What does the world's biggest water fight look like? If you're heading to Songkran in Thailand, you're about to find out.
During Songkran the normally quiet and respectful Thais go a little crazy. Arming themselves with water guns, hoses and buckets, they set about trying to soak anyone and everyone they see.
For the next three or four days, visitors to Thailand should expect to get wet and perhaps be smeared with white powder. Here's how to come out smiling...
Try to keep your temper and smile. Unlikely as it seems, the antics of Songkran are part of the ancient tradition of paying respect to elders. For more information, see our etiquette tips for Thailand.
Thin white t-shirts and tops can be pretty revealing when wet. You will also be painted with white powder. Forget what you look like, and soak up the atmosphere. If you want to be fully prepared, put on some swimwear under your clothing.
If you take your camera out with you, make sure you put it in a plastic bag. Better still, buy a waterproof camera or a waterproof case. Want to take incredible shot? See our tips for photographing water festivals.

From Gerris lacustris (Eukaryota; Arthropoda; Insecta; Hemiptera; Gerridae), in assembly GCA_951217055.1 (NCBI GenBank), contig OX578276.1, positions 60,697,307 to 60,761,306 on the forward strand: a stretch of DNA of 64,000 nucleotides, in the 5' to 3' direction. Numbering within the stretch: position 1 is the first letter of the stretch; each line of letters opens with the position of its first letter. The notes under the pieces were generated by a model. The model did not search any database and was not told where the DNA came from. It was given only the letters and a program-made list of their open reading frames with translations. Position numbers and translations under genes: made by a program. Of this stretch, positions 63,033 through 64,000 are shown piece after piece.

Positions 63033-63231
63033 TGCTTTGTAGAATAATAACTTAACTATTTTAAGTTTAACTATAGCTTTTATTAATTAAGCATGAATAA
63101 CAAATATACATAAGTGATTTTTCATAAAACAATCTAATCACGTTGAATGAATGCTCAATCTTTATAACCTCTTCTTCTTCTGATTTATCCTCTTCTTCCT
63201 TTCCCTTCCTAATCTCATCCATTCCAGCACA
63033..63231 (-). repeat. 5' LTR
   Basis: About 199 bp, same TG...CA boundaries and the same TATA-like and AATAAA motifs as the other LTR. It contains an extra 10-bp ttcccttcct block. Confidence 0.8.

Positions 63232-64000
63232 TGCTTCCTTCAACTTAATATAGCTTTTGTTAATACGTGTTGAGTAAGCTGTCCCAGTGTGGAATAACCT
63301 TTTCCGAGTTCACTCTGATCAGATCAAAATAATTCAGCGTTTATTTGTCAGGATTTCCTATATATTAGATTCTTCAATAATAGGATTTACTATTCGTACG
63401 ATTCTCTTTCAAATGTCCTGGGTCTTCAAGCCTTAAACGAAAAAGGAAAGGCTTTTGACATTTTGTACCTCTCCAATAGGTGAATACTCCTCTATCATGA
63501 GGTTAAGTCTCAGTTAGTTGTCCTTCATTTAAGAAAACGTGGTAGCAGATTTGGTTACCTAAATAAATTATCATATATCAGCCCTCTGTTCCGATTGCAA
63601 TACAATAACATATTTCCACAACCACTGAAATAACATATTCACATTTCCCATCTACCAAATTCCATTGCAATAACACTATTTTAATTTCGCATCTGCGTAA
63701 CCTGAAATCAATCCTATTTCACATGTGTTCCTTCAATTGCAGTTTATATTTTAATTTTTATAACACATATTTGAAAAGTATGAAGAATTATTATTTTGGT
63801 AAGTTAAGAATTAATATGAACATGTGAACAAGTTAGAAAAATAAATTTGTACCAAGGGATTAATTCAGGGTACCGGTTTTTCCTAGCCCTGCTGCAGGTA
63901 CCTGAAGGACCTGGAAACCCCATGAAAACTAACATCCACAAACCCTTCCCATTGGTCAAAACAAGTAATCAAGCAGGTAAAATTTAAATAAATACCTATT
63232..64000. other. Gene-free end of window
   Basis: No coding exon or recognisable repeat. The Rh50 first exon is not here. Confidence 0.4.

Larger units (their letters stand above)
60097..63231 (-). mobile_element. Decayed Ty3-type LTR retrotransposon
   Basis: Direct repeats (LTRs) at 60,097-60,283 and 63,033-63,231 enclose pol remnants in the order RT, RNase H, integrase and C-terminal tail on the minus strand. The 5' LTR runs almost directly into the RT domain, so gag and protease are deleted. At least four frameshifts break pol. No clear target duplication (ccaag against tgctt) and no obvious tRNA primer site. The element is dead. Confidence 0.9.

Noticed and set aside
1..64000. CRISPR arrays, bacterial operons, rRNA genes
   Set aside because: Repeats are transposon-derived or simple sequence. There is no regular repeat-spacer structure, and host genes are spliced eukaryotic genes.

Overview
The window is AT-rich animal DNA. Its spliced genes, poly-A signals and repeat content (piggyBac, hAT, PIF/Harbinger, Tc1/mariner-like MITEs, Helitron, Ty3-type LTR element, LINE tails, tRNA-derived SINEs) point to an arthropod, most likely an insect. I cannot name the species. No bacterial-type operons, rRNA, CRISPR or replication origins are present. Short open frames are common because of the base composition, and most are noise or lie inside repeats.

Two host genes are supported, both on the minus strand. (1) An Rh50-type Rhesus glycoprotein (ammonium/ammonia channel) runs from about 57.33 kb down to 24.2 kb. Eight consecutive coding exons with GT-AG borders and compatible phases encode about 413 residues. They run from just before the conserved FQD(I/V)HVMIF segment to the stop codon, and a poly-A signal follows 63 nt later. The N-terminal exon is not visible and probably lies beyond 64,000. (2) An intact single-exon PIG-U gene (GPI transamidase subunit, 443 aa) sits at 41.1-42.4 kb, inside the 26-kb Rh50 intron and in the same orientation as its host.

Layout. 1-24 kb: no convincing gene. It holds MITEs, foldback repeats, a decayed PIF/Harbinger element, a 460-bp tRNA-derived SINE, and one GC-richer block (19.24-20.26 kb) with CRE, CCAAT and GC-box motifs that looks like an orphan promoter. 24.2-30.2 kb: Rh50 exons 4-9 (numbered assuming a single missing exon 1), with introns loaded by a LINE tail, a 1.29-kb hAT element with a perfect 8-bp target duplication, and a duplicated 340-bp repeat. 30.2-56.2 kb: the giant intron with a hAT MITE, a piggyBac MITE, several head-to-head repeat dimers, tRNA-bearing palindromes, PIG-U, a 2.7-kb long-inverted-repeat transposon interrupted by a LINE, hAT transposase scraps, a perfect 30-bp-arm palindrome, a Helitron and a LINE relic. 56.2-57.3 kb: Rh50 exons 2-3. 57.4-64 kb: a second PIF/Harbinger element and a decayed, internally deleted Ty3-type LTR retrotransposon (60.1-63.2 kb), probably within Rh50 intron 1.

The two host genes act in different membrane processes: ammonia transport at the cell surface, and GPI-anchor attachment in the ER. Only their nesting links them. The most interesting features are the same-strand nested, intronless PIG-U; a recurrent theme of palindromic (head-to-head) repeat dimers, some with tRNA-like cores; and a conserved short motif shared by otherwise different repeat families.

Also, make a photocopy of your passport to take out with you, and leave all important documents in a secure (and dry) place.
Even a quick trip to a local restaurant is likely to include a soaking. You may even find yourself faced with a flying water bucket or two.
A meter taxi or bus may offer some protection, but if you ride in a tuk-tuk, you're just asking for it. If you go out on a motorcycle, take even more care than usual: bike accidents soar during the festival period.
Songkran is not just about water fights. Make an effort to see the more traditional side of the festival. Water is used to gently wash the hands of elders and monks and bathe Buddha images. Sand pagodas are constructed in the temple grounds.
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